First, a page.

I found myself feeling a little off balance this week.
I was a little quicker to anger and slower to appreciate goodness than usual. A little more rushed and scattered, a little less nurturing.
When I took the time to stop running around like a chicken with my head cut off, I realized why. A huge majority of my time the preceding week had been spent on things that were not the most important things.
My days and minutes were filled with really good things, but those things had crowded out the crucial things.
Instead of reading books or playing trains with the little boys in the morning, I was busy answering emails or texts. Trying to get ready for the basketball tournament or the music assignments for the upcoming conference. For several evenings in a row, I was not here for our bedtime routine... scriptures, song, prayers, group hug. I was busy singing in an amazing, powerful choir concert that really fed my soul. I had an evening meeting for girls camp and led a Stake choir practice.
All of those things needed to be done, and I'm glad that I did them. But now it is time for me to rebalance. I played a game of Skip-bo with the kids, and oh how it filled me! We had time to laugh and talk, with no interruptions. (Unless, of course, you count the 2 year old that kept scattering the cards and sneezing grossness on people.)
Today we had our Easter Sunrise devotional, our special breakfast, and an egg hunt. I got to share my testimony of the Savior with my family, and bask in the peace of the early morning. I shared their excitement when the little ones found candy in their eggs, and I had time to listen to the funny things they said.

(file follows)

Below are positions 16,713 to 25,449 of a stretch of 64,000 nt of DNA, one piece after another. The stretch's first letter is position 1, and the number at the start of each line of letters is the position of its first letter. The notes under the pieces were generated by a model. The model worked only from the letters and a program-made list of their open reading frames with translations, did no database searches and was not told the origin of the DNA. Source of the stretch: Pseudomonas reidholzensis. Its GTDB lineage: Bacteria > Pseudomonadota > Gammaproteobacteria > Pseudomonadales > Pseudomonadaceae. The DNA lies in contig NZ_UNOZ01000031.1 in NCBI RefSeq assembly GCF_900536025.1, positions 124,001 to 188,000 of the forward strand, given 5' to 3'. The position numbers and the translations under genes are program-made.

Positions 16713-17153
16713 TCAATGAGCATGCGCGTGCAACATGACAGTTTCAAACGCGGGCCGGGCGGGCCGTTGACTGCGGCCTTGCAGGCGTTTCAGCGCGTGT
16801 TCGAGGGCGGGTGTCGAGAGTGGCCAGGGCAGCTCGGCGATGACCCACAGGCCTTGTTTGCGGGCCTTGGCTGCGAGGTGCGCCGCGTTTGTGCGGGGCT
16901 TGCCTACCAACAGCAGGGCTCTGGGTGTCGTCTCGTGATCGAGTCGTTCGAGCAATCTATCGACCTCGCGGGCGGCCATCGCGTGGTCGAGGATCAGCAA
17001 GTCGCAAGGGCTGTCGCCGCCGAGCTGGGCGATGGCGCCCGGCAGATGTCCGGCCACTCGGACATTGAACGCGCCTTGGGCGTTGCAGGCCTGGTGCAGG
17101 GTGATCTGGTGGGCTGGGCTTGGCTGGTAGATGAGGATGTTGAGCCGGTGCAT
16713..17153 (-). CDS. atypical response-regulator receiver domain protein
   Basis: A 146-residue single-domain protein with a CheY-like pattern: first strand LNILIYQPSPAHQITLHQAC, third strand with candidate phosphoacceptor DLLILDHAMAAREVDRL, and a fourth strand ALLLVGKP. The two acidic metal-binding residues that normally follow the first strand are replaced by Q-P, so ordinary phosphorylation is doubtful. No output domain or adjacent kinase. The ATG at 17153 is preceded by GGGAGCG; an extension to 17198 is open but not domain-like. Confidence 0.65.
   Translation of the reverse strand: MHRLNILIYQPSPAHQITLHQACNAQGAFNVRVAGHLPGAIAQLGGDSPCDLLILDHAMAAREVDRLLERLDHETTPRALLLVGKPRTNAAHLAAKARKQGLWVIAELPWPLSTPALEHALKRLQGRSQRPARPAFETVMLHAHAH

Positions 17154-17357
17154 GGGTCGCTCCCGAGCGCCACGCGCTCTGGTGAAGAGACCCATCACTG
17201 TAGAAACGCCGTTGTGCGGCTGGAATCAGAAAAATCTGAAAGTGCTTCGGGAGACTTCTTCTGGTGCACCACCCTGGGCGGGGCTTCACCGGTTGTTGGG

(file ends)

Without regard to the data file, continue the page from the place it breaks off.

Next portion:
I could list about a hundred little, ordinary things that happened this weekend that helped me to regain my balance. Stuffing eggs with Josh. Telling Becca the story of Jeff's and my first kiss. Wiping the chocolate drool off of Eli's chin over and over. Hearing Jonah tell me he loves me, with those sparkling eyes and big gaps in his teeth.
It was a good reminder for me. No matter how many good things I do, there is nothing more important than the little details of my family. If I am too busy to enjoy those little things, it is time to slow down, take a breath, and re-focus.
It's going to be a good week.
My inspiration for this record of my days:
“The biggest mistake I made [as a parent] is the one that most of us make. . . . I did not live in the moment enough. This is particularly clear now that the moment is gone, captured only in photographs. There is one picture of [my three children] sitting in the grass on a quilt in the shadow of the swing set on a summer day, ages six, four, and one. And I wish I could remember what we ate, and what we talked about, and how they sounded, and how they looked when they slept that night. I wish I had not been in such a hurry to get on to the next thing: dinner, bath, book, bed. I wish I had treasured the doing a little more and the getting it done a little less” -Anna Quindlen